Brecciation at the grain scale within the lithologies of the Winchcombe Mighei-like carbonaceous chondrite

Daly, Luke and Suttle, Martin D. and Lee, Martin R. and Bridges, John and Hicks, Leon and Martin, Pierre‐Etienne M. C. and Floyd, Cameron J. and Jenkins, Laura E. and Salge, Tobias and King, Ashley J. and Almeida, Natasha V. and Johnson, Diane and Trimby, Patrick W. and Mansour, Haithem and Wadsworth, Fabian B. and Rollinson, Gavyn and Genge, Matthew J. and Darling, James and Bagot, Paul A. J. and White, Lee F. and Stephen, Natasha R. and Mitchell, Jennifer T. and Griffin, Sammy and Willcocks, Francesca M. and Jones, Rhian and Piazolo, Sandra and Einsle, Joshua F. and Macente, Alice and Hallis, Lydia J. and O'Brien, Aine and Schofield, Paul F. and Russell, Sara S. and Bates, Helena and Smith, Caroline and Franchi, Ian and Forman, Lucy V. and Bland, Phil A. and Westmoreland, David and Anderson, Iain and Taylor, Richard and Montgomery, Mark and Parsons, Mark and Vasseur, Jérémie and van Ginneken, Matthias and Wozniakiewicz, Penelope J. and Burchell, Mark J. and Hallatt, Daniel and Alesbrook, Luke S. and Spathis, Vassilia and Worden, Richard, the UK Fireball Alliance (2024) Brecciation at the grain scale within the lithologies of the Winchcombe Mighei-like carbonaceous chondrite. Meteoritics and Planetary Science Supplement, 59 (5). pp. 1068-1100. ISSN 1086-9379 (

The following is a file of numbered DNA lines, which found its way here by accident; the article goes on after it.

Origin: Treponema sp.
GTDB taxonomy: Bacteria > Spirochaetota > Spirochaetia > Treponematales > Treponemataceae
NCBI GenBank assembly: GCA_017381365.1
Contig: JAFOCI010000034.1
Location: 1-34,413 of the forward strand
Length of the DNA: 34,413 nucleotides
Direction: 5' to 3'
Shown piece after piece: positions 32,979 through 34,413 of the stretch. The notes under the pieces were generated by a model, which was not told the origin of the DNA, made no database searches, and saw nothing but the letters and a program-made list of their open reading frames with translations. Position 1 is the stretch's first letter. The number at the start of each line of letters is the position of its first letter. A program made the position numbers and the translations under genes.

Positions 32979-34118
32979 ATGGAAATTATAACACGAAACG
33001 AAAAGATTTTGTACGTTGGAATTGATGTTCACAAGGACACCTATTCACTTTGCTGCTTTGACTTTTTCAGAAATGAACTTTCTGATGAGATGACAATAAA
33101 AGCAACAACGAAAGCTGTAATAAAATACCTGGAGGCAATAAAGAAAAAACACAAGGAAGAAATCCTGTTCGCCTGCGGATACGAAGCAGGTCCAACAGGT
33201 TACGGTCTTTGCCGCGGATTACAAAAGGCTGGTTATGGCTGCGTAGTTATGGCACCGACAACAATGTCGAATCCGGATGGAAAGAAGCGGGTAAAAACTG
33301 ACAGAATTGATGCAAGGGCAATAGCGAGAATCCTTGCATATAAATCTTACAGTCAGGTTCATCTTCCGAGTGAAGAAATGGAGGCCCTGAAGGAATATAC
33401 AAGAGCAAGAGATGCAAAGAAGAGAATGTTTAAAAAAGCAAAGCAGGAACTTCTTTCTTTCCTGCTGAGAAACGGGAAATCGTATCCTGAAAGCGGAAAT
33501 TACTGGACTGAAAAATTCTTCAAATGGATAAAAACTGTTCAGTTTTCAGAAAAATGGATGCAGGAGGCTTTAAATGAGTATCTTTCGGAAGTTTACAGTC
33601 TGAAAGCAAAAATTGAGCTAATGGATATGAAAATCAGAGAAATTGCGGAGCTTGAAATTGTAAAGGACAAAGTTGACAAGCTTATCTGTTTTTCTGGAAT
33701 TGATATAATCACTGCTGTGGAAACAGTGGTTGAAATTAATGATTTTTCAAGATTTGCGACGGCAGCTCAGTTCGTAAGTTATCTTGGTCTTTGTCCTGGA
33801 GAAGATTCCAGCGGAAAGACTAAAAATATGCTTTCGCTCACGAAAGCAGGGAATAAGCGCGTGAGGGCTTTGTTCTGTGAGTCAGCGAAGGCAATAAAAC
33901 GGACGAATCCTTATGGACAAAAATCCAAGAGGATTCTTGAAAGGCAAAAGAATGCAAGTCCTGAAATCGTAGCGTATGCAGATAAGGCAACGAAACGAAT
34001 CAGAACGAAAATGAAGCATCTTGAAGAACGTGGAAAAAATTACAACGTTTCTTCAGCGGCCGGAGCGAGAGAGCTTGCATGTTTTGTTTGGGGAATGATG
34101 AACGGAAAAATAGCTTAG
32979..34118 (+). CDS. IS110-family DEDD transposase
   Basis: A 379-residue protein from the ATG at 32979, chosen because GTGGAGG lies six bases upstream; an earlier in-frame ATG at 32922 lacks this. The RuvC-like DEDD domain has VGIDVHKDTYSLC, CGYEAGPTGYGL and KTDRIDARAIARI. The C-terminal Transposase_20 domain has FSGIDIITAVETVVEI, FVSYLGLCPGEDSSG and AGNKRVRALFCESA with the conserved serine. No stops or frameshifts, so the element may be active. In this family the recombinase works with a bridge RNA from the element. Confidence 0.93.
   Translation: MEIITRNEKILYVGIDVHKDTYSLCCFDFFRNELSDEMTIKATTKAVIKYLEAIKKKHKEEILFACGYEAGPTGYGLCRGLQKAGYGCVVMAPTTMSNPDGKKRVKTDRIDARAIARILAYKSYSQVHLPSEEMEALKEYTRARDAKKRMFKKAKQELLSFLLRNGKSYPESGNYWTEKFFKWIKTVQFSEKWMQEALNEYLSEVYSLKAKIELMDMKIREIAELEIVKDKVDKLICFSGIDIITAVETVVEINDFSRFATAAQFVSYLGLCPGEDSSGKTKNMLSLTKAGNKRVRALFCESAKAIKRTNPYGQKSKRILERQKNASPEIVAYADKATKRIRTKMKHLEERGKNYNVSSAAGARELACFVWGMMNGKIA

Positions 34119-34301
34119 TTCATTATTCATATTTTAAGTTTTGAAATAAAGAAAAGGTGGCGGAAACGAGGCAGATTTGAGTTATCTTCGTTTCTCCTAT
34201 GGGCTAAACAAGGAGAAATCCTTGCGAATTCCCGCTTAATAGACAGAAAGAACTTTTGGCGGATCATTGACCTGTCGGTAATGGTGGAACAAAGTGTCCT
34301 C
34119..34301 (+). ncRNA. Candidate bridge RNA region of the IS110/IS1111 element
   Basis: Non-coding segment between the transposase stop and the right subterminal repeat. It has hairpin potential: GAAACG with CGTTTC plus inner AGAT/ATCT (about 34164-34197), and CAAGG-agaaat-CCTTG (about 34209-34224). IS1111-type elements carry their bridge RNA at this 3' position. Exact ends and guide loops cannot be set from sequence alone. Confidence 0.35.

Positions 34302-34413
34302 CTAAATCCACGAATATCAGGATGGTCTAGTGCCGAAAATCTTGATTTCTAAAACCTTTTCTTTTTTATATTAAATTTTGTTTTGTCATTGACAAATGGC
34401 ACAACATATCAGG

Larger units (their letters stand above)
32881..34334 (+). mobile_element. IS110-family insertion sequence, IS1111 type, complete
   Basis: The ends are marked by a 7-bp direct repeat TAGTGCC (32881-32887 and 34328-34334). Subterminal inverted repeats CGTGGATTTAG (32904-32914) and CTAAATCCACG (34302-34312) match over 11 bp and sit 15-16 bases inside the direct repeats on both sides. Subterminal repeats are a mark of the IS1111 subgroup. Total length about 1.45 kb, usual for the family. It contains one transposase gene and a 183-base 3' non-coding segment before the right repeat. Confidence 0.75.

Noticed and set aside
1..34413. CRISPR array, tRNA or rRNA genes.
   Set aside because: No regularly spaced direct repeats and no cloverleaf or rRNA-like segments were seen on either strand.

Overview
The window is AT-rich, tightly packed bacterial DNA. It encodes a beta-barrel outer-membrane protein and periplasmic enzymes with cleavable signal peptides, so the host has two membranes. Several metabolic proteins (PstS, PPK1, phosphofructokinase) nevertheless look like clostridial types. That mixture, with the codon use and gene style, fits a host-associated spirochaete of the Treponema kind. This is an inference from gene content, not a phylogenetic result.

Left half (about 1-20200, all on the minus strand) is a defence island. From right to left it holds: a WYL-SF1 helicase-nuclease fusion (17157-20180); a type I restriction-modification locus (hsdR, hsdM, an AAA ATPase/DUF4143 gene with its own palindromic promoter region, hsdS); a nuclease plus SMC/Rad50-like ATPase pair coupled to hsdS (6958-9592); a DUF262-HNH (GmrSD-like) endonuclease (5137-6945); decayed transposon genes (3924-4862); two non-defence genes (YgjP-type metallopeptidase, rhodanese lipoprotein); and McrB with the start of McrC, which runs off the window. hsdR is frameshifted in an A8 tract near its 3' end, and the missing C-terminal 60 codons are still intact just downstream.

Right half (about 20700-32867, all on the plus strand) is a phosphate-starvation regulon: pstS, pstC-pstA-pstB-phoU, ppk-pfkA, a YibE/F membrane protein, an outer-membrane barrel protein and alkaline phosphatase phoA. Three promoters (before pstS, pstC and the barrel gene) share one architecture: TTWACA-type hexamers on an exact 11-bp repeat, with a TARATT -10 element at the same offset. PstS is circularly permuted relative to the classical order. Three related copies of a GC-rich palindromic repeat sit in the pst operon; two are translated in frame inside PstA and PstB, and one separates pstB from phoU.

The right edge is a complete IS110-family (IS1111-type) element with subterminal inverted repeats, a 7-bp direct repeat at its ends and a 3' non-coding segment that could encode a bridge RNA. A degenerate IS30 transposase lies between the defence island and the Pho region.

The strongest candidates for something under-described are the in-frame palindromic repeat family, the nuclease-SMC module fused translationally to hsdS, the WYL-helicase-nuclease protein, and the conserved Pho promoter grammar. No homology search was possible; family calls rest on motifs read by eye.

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The Mighei‐like carbonaceous (CM) chondrites have been altered to various extents by water–rock reactions on their parent asteroid(s). This aqueous processing has destroyed much of the primary mineralogy of these meteorites, and the degree of alteration is highly heterogeneous at both the macroscale and nanoscale. Many CM meteorites are also heavily brecciated juxtaposing clasts with different alteration histories. Here we present results from the fine‐grained team consortium study of the Winchcombe meteorite, a recent CM chondrite fall that is a breccia and contains eight discrete lithologies that span a range of petrologic subtypes (CM2.0–2.6) that are suspended in a cataclastic matrix. Coordinated multitechnique, multiscale analyses of this breccia reveal substantial heterogeneity in the extent of alteration, even in highly aqueously processed lithologies. Some lithologies exhibit the full range and can comprise nearly unaltered coarse‐grained primary components that are found directly alongside other coarse‐grained components that have experienced complete pseudomorphic replacement by secondary minerals. The preservation of the complete alteration sequence and pseudomorph textures showing tochilinite–cronstedtite intergrowths are replacing carbonates suggest that CMs may be initially more carbonate rich than previously thought. This heterogeneity in aqueous alteration extent is likely due to a combination of microscale variability in permeability and water/rock ratio generating local microenvironments as has been established previously. Nevertheless, some of the disequilibrium mineral assemblages observed, such as hydrous minerals juxtaposed with surviving phases that are typically more fluid susceptible, can only be reconciled by multiple generations of alteration, disruption, and reaccretion of the CM parent body at the grain scale.